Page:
What do you say to other PA parents who don\'t take PA seriously?

Posted on: Sat, 07/24/2004 - 9:34am
anonymous's picture
Joined: 05/28/2009 - 16:42

In the past month I have had two encounters with two PA mothers who aren't taking PA seriously. I was at a loss for words when they were talking about it. One of these mothers has an older son like 20's so I didn't worry about that one too much because I figured he could take of himself and he had obviously survived under her care, but the other has a daughter who's 6 and SHE DOESN'T EVEN CARRY AN EPIPEN!!! I was so mad. I asked her a million questions about her reactions, who her doctor was that "didn't recommend her carrying an Epipen", etc. and began quoting some statistics and she finally said "You're beginning to scare me." Her daughter has had PA since she was 9 months old and she seemed to know nothing about this allergy. Has this ever happened to you? What do you say?

Cade PA
Carson NKA

Posted on: Sat, 07/24/2004 - 10:32am
mcmom's picture
Joined: 06/15/2004 - 09:00

Lynee, I had a similar experience at the beginning of the school year - one of the kids in my son's class has an older sibling with PA. I was so excited to speak to the mom, because I had so many questions...the first thing I asked her was how they handled his Epipen when he went to friend's homes ( my ds is just 4, and I am worried about the day he will want to go on play dates without me tagging along). Her PA child is about 9. She said that he doesn't take his Epipen with him (!) he just doesn't eat anything. Of course I wanted to say "what about a contact reaction from something in the house?" but I didn't say anything. I wanted to, believe me!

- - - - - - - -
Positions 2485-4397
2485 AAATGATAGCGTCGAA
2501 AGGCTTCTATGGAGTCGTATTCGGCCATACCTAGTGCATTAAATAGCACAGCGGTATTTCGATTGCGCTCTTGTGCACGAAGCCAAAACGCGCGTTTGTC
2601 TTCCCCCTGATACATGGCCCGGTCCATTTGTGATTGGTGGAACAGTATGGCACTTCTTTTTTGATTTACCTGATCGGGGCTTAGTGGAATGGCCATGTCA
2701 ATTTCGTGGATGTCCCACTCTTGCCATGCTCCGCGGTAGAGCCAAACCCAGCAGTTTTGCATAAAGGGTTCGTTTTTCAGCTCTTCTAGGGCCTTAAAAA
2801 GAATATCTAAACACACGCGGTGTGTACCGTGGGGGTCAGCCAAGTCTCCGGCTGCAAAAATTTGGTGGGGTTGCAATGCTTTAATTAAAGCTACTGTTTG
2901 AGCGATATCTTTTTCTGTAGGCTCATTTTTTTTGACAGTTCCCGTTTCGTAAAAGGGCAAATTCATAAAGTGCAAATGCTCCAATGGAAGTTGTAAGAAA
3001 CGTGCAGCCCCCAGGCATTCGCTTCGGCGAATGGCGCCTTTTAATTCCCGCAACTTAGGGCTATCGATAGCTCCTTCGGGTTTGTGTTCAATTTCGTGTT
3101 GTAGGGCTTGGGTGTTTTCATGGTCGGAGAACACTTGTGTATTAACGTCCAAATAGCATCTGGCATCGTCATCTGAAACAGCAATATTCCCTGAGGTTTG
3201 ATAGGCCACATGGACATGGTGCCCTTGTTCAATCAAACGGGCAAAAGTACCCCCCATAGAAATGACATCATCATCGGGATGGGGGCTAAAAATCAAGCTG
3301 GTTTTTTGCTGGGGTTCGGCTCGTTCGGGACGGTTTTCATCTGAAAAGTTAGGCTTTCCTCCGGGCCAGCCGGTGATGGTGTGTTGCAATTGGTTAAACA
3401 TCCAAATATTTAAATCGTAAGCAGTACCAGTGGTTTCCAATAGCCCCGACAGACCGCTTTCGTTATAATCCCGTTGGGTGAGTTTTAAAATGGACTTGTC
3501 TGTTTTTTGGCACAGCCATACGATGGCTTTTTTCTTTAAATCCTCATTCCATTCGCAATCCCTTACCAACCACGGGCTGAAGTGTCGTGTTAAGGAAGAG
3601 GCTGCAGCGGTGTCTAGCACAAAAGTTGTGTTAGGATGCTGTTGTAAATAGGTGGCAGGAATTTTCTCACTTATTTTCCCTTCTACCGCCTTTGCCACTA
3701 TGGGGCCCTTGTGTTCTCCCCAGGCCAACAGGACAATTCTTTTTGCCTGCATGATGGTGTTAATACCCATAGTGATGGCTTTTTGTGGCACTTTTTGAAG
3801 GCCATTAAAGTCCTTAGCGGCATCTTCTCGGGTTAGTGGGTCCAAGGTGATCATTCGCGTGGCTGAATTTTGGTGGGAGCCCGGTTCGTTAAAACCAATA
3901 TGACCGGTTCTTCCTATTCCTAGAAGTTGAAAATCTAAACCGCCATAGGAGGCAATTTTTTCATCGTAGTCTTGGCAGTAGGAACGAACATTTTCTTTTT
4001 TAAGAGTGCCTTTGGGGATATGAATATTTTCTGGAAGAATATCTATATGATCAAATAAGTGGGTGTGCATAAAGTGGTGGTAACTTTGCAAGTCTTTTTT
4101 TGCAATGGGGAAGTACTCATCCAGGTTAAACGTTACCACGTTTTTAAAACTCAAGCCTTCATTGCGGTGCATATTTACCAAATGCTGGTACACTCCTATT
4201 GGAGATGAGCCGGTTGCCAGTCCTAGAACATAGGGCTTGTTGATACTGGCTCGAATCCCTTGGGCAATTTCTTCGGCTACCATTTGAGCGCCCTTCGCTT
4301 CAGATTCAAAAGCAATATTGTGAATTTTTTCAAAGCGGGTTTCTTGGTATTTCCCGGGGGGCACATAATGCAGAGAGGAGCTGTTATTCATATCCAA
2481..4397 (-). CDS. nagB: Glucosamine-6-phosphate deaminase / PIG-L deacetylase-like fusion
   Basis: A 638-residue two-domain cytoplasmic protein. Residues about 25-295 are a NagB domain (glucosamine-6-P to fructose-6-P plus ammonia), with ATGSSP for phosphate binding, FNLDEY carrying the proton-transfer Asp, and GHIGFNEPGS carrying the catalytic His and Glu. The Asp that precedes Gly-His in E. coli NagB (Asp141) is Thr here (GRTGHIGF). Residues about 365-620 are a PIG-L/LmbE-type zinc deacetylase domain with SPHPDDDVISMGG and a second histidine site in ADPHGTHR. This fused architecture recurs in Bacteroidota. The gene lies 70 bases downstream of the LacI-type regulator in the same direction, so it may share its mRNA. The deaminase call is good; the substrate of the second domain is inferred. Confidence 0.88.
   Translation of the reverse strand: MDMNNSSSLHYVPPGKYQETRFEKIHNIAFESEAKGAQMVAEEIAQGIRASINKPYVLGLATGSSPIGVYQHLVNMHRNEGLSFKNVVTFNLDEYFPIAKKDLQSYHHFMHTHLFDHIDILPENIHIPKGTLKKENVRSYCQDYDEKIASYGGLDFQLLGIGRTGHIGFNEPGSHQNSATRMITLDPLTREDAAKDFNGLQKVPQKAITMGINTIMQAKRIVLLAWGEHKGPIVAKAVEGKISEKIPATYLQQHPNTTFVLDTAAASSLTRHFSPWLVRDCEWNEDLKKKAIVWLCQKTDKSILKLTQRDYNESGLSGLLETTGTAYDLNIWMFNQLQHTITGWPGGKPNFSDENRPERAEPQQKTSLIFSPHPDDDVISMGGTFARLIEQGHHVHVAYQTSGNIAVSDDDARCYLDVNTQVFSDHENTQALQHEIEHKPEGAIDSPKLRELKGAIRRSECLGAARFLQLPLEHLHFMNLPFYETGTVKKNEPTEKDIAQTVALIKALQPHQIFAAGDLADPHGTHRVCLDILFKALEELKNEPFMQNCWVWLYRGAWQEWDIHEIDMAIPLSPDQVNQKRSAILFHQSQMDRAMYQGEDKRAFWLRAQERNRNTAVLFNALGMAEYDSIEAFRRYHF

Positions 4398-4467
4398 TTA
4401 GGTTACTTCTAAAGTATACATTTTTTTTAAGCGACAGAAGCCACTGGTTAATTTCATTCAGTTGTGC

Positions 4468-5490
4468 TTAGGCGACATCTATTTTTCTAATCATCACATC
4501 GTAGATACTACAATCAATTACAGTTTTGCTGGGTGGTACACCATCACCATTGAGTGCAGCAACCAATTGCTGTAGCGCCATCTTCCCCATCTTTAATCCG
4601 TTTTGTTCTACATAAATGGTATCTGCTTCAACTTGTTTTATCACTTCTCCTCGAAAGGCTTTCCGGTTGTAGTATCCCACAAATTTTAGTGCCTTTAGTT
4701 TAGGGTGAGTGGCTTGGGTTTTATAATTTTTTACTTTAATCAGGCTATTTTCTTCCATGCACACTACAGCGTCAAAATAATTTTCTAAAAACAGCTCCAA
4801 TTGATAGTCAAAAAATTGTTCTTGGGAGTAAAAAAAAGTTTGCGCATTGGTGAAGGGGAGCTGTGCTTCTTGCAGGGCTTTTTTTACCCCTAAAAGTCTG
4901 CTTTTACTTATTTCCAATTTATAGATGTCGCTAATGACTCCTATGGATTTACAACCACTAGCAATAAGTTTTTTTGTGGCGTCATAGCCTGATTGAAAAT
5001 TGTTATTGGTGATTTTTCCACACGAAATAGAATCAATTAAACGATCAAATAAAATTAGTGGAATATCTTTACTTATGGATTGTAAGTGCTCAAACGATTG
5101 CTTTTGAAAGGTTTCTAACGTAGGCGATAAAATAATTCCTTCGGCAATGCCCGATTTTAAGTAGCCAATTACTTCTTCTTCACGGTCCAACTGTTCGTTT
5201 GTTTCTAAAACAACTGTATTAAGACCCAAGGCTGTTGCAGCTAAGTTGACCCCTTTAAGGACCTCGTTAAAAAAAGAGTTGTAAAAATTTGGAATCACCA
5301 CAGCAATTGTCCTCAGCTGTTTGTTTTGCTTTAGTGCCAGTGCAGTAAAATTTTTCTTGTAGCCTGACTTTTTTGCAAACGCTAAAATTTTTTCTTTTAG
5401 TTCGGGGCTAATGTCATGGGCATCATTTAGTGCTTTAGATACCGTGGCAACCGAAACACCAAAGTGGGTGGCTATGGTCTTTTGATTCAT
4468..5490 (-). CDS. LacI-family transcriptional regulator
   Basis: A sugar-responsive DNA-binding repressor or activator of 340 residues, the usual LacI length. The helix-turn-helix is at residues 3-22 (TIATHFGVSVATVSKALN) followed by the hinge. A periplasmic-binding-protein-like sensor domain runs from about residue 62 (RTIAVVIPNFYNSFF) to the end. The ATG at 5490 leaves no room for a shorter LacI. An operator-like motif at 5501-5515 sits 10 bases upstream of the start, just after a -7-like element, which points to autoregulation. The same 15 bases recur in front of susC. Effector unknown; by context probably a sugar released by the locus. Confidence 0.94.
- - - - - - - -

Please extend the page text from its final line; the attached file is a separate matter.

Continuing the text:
Posted on: Sat, 07/24/2004 - 1:32pm
Anonymous's picture
Anonymous (not verified)

Cade's Mom, after trying to educate (if you will) some PA parents and relatives of PA children (an Aunt) a few years ago, when I lived in another town, and really looking like I was a wacko, when I do meet another PA parent nowadays, I don't say anything.
This year, my daughter (non-PA) had a PA child in her classroom that did not carry his Epi-pen or wear a MedicAlert bracelet. I spoke with one of his parents, just to say hi almost every day after school. I think PA was discussed perhaps twice and very lightly.
I found the earlier conversations I had years ago so frustrating that no, I don't bother now. I respect that other people have their own "comfort zones" and their own way of parenting even, so I just let them be.
I'd just as soon continue to look like Psycho Mom from He**, but don't feel the need to educate other PA parents in *real* life.
Best wishes! [img]http://uumor.pair.com/nutalle2/peanutallergy/smile.gif[/img]

Posted on: Sat, 07/24/2004 - 1:40pm
Anonymous's picture
Anonymous (not verified)

Best wishes! [img]http://uumor.pair.com/nutalle2/peanutallergy/smile.gif[/img]

Posted on: Sat, 07/24/2004 - 1:40pm
California Mom's picture
Joined: 07/14/2000 - 09:00

Quote:Originally posted by Alternative to Mainstream:
[b]I found the earlier conversations I had years ago so frustrating that no, I don't bother now. I respect that other people have their own "comfort zones" and their own way of parenting even, so I just let them be.
I'd just as soon continue to look like Psycho Mom from He**, but don't feel the need to educate other PA parents in *real* life.
I feel the same way as ATM these days. I still try to "educate" if I meet someone with a very young/ newly diagnosed pa child. For those who have been at it for a while, though, I just shake my head and roll my eyes to myself, but outwardly don't show all that much of a reaction to the fact that we handle things differently.
Of course it does scare me that these kids are going to be the ones who end up dying from their pa because they never learned how serious it could be. [img]http://uumor.pair.com/nutalle2/peanutallergy/frown.gif[/img]
Hang in there,

Posted on: Sun, 07/25/2004 - 1:24am
anonymous's picture
Joined: 05/28/2009 - 16:42